These [trials] have come so that the proven genuineness of your faith – of greater worth than gold, which perishes even though refined by fire – may result in praise, glory and honour when Jesus Christ is revealed. (1 Peter 1:7)
I visited two elderly ladies yesterday. They are both going through some trials, but their reactions are very different.
One has suffered for as long as I have known her with often crippling anxiety. Surprisingly, as her physical health has suffered recently, her mood and her faith have generally strengthened. However, it now seems that things have got worse for her. She is not coping at home in spite of a really good care package and will not even think about moving to residential care. Instead she rings people up in the early hours of the morning and can’t accept that there is little they can do at that time. Is the genuineness of her faith being proved? It’s hard to see it at the moment.
The other is a joy. At 92 she has lost her (until recently hearty) appetite, is losing weight and wonders whether the throat cancer she had some years ago may have recurred (medical tests are pending). She admits to having been down recently and a bit weepy, and faces the future with some nervousness. However, her confidence in God’s perfect will for her life remains. When asked how she would like to see things pan out, she says she really wants to stay in her own home until the Lord takes her to heaven. She’d like to regain her appetite and be able to continue her active family life and social life, but she knows that her time on earth is limited and is glad that she knows where she will go from here, whenever that may be. This second lady has a much simpler faith than the first. She doesn’t know the Bible as well, and is always apologetic that she doesn’t know or remember things. But she has a confidence in God and a delight in God’s people which shines through as genuine faith.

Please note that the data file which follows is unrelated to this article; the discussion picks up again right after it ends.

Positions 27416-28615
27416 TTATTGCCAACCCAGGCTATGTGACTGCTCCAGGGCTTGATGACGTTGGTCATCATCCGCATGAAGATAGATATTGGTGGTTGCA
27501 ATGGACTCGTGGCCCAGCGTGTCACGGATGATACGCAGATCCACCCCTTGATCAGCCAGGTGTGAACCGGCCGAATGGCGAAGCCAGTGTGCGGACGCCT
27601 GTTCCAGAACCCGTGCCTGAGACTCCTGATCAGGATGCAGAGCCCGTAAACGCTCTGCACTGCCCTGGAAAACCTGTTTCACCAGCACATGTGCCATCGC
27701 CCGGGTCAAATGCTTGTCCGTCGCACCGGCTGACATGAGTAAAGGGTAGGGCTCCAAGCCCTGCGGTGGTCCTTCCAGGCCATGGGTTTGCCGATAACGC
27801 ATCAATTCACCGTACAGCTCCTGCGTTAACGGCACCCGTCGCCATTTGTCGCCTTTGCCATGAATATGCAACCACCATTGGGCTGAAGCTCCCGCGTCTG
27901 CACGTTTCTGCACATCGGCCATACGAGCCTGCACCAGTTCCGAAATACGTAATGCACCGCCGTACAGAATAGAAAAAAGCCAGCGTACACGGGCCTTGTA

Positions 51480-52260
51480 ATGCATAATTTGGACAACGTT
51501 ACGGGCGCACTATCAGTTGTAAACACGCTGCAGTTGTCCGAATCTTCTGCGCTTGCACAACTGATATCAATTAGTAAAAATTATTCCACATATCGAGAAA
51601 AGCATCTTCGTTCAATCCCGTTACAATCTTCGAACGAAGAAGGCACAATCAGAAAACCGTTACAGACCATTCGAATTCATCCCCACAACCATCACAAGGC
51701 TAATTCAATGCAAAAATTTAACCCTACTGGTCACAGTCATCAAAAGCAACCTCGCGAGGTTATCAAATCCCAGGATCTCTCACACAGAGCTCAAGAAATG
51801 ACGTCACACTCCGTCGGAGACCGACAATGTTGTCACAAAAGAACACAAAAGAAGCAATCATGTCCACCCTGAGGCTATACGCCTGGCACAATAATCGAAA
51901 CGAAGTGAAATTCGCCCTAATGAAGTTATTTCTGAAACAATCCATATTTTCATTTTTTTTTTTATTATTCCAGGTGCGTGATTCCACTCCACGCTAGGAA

This verse from 1 Peter has been translated a bit clunkily I think – what doesn’t come out is that the word indicating ‘proven genuineness’ is the same as that used for the gold being ‘refined’ by fire. There are other Bible passages which refer to God refining us through the fire of suffering (e.g. Isaiah 48:10). Here Peter talks not so much about the fire removing the impurities in the gold, but that even pure gold will be destroyed in a raging fire. But faith which is genuine can and will survive however severe the trial is.
Yesterday I also spent some time with a third lady who is going through a very different sort of trial. I have seen her grow in her knowledge of God through some very hard tests in the years I have known her, and yesterday she told me she had recently become more aware of how necessary suffering is and how much it had caused her to lean on God and to learn from him. Some of her friends can’t understand her attitude, but she has shifted her prayers from just wanting everything to be made better, to asking God to help her to live for him and glorify him in her present circumstances. There are still things which could be better, but they are outwith her control so she must honour God anyway.
Ladies two and three are heroines. Their faith is being proved genuine, and is itself growing, as they face the trials of life. It’s a privilege to pastor such people.
But Lord, let me not forget that lady number 1 is also a privilege for me; perhaps one of my (small) trials at the moment, but then again I need some so that my own faith may prove to be genuine too.
Grace to all.